“But that statement seems really different to saying that fashion = misogyny or saying that women are paying tribute to patriarchy when they dress up in any kind of fashion. The first statement is one I wholeheartedly agree with, but the second ends up with an analysis that relies on a group of people (in this case feminists) telling other women that they’re deluded and operating under some kind of false consciousness; it’s the kind of analysis that ends up denying the agency and self-perception of a really big group of women, and that’s what I find really problematic.”

    It’s not telling women that they are deluded (or rather we are deluded because I know a lot of feminists who still haven’t freed themselves from patriarchal aesthetic requirements, me included sometimes) it’s analysing the forces that make us settle for the choices we do. If men are doing one thing and women are doing another (especially when it’s harmful to women) then it’s worth examining what is going on.

    To ignore the enormous pressures that go into making women fit the feminine role is anti-feminist and anti-woman. It’s a tired old argument to say that feminists are attacking women and accusing them of false consciousness, it’s so tired and old it needs to be put to bed or at least given a cup of tea, sat in a comfy chair and allowed a good long rest. I mean what are you really saying – that we shouldn’t notice that patriarchy tries its hardest to get women into high heels and revealing clothes, or that if we do notice we shouldn’t mention it lest we offend some amorphous mass of women? I’ve got a pair of high heeled shoes, I used to wear makeup and I’m not offended.

    Small fact – Mary Daly noted that the etymological root of “fashion” is the same as that of “facism”.

  59. Jodie

    Self decoration can be self-pleasing, and I think that’s a valid point.

    I love the way linen and some types of silks feel and move. Cotton feels OK and it’s usually less trouble to care for than the other two choices, so it’s a compromise thing. I also like color, especially bright colors. So I wear bright colored things (generally) made of linen or silk or (mostly) cotton, in clothing that doesn’t restrict my movements and is sturdy enough that I won’t tear it by accident. I can’t remember the last time I wore an uncomfortable piece of clothing. It’s been years.

    It doesn’t really matter to me what anyone else thinks about what I wear…one thing I’ve learned is that no matter what you wear, the next day no one will remember it anyway (and if you don’t believe me, just try to remember what all your coworkers wore yesterday — or even last Friday).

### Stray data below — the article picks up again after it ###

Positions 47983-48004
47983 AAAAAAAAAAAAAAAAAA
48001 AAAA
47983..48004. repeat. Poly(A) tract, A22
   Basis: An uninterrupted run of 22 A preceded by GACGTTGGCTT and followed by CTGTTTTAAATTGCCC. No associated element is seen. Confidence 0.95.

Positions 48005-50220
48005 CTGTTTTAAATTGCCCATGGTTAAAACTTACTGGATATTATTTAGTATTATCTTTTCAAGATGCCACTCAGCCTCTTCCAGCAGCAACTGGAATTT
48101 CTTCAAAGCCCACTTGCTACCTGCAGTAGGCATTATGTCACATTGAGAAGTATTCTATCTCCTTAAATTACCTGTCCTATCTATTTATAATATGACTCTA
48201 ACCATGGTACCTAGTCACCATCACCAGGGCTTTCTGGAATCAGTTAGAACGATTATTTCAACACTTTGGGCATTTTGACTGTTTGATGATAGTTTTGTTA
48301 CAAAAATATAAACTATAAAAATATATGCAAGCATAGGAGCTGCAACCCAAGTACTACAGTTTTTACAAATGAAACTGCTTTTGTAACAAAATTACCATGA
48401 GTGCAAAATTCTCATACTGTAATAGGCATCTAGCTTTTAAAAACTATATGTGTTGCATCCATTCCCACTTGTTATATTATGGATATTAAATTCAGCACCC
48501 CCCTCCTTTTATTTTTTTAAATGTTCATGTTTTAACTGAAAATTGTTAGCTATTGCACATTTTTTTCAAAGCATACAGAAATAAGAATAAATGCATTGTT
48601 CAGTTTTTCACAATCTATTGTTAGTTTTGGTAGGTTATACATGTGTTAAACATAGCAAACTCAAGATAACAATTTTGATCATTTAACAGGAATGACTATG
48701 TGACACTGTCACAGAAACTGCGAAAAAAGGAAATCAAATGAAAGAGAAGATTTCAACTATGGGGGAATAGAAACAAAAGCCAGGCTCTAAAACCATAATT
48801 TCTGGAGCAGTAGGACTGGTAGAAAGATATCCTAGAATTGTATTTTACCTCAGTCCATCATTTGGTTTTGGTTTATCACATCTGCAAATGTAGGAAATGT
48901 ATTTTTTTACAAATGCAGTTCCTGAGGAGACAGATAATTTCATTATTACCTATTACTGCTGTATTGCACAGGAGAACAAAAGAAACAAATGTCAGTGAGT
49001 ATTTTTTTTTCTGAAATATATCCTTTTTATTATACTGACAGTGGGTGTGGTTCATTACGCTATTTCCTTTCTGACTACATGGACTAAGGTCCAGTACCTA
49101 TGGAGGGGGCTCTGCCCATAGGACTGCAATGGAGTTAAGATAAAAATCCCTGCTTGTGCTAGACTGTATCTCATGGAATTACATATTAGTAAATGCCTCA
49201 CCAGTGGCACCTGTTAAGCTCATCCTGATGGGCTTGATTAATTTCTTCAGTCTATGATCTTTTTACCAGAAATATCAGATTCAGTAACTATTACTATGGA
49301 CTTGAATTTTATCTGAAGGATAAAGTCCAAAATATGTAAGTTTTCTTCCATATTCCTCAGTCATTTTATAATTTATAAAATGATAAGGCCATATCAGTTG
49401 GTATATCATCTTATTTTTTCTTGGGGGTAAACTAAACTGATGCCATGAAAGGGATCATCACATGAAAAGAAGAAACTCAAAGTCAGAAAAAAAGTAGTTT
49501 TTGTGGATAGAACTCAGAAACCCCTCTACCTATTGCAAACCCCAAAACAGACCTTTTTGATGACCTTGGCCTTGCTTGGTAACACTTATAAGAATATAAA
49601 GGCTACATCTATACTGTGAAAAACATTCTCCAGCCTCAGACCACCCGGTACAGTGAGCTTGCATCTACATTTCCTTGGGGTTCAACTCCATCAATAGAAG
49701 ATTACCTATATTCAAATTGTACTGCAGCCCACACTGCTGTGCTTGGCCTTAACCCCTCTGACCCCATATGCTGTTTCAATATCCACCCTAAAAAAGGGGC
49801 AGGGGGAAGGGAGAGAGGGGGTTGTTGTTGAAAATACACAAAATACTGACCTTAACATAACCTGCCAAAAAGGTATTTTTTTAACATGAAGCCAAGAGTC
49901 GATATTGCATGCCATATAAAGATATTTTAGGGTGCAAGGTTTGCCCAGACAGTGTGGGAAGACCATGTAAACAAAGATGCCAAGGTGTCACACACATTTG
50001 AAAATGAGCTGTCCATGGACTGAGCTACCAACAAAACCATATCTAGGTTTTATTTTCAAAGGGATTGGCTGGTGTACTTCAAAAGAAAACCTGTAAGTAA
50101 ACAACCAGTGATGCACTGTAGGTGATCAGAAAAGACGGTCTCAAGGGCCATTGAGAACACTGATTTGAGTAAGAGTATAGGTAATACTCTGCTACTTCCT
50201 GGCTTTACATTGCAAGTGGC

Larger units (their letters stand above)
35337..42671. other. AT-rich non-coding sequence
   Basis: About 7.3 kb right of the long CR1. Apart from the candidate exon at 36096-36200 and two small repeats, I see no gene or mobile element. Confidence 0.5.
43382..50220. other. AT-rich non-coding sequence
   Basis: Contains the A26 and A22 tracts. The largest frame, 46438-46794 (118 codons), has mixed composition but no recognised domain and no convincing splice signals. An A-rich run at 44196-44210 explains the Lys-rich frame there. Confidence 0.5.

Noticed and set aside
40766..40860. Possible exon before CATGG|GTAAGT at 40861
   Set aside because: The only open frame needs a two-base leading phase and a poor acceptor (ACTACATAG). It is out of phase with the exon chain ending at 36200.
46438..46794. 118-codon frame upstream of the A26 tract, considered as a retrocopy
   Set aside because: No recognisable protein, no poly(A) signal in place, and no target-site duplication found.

60. Nassoid

    I’m not saying that getting made up and putting on heels is a happy problem-free exercise in empowerment; what I’m trying to say is that seeing women’s exercise of self-expression purely in relation to patriarchy means that you end up taking womens’ professed self-identity and reducing it to a function of the male gaze and male norms. I’m suggesting that there is a kind of self-expression (more pronounced in some communities than others) that lets people reinscribe patriarchal norms to some extent. The example I know most about is femme sexuality as a kind of queering and reinscription of traditional femininity. Similarly, straight women who wear clothes that would be considered to appeal to the male gaze are not neccessarily only operating within the context of the viewer\viewed, their subjectivity and agency (including their resources such as class privilege, which I haven’t managed to talk about but which I think is really important) mean that it’s possible to reinscribe patriarchal norms to some extent. In some ways I think that there can be a visual or fashion equivalent of the reclamation of words like queer or dyke, although it clearly doesn’t always operate in that kind of way.
    I think that some of my disagreement may just stem from the fact that I disagree about how totalising patriarchal systems of power are: I tend to think that they’re one of a number of oppressions and that there are spaces and opportunities for resistance, and generally that patriarchy isn’t a total or completely enclosed system so viewing every action solely through its lens (my metaphors are getting pretty confused) isn’t the best way forward.
    As a teeny aside, I generally dress really dykey and socialise almost exclusively in young queer communities, so my experience is probably freer from constraint than some.

  61. Tony Patti

    It’s only natural that earnest, progressive people like to jump from criticism intended to raise conciousness to extreme measures involving burlap sacks and blindfolded men tapping the street corners with sticks so as not to accidentally poison a sensitive young beauty with the deadly male gaze.

    But when you propose extreme reactions to the vexing problem of fashion in a Patriarchal culture, you can get a little fascist rather quickly. I see criticizing fashion as a useful method for questioning and re-examining my own assumptions and correcting them by future choices. I like everyone, men and women, to have fun dressing up in any kind of way, and really enjoy it when it’s subversive or unexpected. But I like the expression of intelligence far more than the aping of trends, and that’s where the progressive energy can be directed, perhaps.